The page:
Eliminate The Water in a Vacuum Chamber by Freezing It: is it Possible?
The presence of water, in the form of steam, is always a problem in vacuum processing. The molecules of H2O, in fact, are highly polar due to the strong difference in electronegativity (ie the ability to attract the binding electrons to itself), respectively, of the oxygen atom compared to the two of hydrogen. A consequence of this characteristic on a sub-nanometric scale is the strong tendency of water molecules to adhere to metal surfaces or to those of materials capable of giving secondary bonds or hydrogen bonds. In the case of metals and, more specifically, in the case of stainless steel, it is the presence of the surface, protective layer of chromium oxide, which offers an excellent "coupling" to the H2O molecules. Furthermore, in the processed materials there may be water chemically adsorbed on the surfaces or - in some cases - present in the structure of the material itself.
This water must be eliminated from the pumping system available in a specific system for vacuum processing, considerably lengthening the time required to achieve the required basic vacuum level. What commonly happens, in fact, is that the pumping kinetics of water vapor is determined and often dominated not only by the capacity of the pumps available, but also by the desorption kinetics of the water molecules "anchored" on the metal surfaces and those of the substrates to be to deal. For this reason, it is quite common to use heating systems inside the vacuum chamber designed to speed up the release of most of the so-called "water load" present.
In any case, the pumping of water vapor represents a problem in itself as many types of vacuum pumps - and in particular the rotary ones in oil bath - have limits from this point of view, also depending on the particular type of sealing oil used. In fact, the water that passes through a pump of this type can accumulate in the oil present, increasing the value of the base pressure
obtainable and thus degrading the performance of the machine.
We can therefore ask ourselves if there are alternative systems to manage the "water load", especially in cases where the latter is conspicuous, with the aim of preventing water vapor from passing through the pumping system, but eliminating it anyway from the work environment. A practical example, with which we had to compare ourselves, concerned the need to evaporate metallic coatings for decorative purposes on paper substrates. Paper is a cellulose-based material, which is therefore very hydrophilic: the "water load" in this case can be very high and the desorption kinetics very slow. It is therefore an application that is difficult to manage by a standard pumping system, based on the use of a rotary pump in an oil bath.
One possibility, which is often brought up by designers, concerns the use of a system capable of freezing the water vapor, inside the vacuum chamber, on a suitably cooled surface. In principle, an external refrigeration unit could be used to create a flow of a heat carrier fluid which, flowing inside a metal coil placed inside the vacuum chamber, could "capture", freezing it, the water vapor present. To achieve this effect, always theoretically, it would be enough for the heat transfer fluid to have a temperature below 0 ° C, or the freezing point of the water: this would allow to solve the problem by using very cheap and widely available refrigeration units.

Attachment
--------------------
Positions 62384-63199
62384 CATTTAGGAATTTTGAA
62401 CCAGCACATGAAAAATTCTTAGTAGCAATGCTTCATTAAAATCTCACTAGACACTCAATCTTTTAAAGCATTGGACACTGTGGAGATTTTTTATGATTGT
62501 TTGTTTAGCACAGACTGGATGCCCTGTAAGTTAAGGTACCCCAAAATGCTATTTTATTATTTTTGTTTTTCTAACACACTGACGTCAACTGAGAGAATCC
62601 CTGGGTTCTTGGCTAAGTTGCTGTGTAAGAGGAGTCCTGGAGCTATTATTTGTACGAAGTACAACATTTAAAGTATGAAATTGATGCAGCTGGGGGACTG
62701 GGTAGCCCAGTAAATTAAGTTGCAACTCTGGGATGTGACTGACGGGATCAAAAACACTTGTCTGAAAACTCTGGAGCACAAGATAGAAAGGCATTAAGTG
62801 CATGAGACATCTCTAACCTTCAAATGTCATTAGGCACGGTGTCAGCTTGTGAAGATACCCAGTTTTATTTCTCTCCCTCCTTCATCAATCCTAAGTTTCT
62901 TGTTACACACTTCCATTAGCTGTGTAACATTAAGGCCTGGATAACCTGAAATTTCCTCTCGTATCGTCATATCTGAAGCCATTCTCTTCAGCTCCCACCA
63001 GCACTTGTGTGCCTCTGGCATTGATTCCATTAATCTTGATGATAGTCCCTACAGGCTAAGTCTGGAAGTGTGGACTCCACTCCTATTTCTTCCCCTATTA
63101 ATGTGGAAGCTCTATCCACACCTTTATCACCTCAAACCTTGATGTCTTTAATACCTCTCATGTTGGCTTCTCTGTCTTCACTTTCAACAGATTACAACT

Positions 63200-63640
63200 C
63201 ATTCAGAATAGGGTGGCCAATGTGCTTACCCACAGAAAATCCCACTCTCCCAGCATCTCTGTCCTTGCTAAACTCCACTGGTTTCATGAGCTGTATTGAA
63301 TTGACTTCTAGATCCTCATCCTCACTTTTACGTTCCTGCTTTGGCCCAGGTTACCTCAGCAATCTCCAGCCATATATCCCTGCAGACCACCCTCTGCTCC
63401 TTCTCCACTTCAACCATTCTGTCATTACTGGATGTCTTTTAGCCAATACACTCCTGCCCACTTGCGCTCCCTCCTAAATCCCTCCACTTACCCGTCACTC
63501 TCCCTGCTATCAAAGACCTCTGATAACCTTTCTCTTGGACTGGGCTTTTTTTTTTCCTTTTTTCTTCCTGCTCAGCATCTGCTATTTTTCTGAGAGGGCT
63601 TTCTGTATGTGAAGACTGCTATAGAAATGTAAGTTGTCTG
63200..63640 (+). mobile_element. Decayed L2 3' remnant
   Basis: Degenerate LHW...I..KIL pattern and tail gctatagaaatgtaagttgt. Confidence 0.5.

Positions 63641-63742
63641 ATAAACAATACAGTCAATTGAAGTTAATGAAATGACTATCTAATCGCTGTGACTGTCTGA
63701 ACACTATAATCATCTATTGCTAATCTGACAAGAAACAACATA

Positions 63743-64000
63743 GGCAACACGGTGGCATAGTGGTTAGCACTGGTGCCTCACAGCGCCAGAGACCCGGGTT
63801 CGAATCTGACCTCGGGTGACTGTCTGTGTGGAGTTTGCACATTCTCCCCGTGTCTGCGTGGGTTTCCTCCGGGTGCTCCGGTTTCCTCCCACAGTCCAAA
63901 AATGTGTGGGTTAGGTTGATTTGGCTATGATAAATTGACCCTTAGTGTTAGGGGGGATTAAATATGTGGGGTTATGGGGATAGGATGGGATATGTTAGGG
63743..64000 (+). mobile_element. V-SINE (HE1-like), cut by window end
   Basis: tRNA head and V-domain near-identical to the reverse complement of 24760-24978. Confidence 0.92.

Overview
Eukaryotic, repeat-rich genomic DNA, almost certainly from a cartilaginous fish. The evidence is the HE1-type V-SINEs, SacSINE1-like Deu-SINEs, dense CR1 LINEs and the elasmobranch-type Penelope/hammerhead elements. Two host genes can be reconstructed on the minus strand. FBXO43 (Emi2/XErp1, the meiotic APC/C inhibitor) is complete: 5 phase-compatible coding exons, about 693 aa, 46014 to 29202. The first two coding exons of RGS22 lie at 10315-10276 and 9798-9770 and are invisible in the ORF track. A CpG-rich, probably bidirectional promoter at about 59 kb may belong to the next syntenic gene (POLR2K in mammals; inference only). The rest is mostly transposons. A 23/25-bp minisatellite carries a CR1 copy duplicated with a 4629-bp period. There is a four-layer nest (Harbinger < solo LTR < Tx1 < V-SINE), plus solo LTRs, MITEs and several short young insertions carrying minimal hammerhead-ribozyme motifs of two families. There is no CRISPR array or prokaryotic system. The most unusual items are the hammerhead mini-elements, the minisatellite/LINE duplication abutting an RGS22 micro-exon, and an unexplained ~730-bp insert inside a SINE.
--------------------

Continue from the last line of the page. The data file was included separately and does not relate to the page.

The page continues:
Unfortunately, the reality of the facts, as often happens, is quite different. In fact, the mere fact that a material is in a solid state does not guarantee that the vapor pressure of the material itself, at the temperature in which it is found, is sufficiently low. The vapor pressure is the equilibrium pressure of the considered solid-vapor system, which depends not only on the chemistry of the system but also on the temperature. For example, there are many solid substances that have a relevant vapor pressure: a practical example is naphthalene. The process by which vapors are released from a solid material, without passing through the liquid state, is perfectly possible and is called sublimation.
In the case of water ice, the vapor pressure is remarkably high: for example, at -25 ° C it is 6.7 mbar, at -70 ° C it is 2x10-2 mbar, while to reach acceptable basic values for a normal vacuum processing, such as 1x10-5 mbar, it is necessary to go down to -112 ° C!
Therefore, the use of normal refrigeration units for this application is excluded, as the lower temperature limit that can be reached in a normal single-stage system is around -50 ° C. It is therefore necessary to use, if you want to adopt this strategy for the management of the "water load", a more complex system, based for example:
• on a two-stage refrigeration system. Commercially, this strategy has been implemented in several systems, among which the most famous is probably the so-called “Polycold”.
• On other systems capable of reaching the low temperatures required: for example, a system based on the circulation of liquid nitrogen (-196 ° C) can be used, or -for lower thermal loads- on the use of Stirling coolers.
The use of cryogenic systems for managing the "water load" in a vacuum deposition plant is a possible strategy, however "do it yourself" is not recommended, as the low temperatures required are not achievable with cooling systems simple and cheap. The cooled surfaces, capable of capturing water vapor, must be at temperatures of at least -110 ° C, making the use of fairly sophisticated and expensive equipment essential.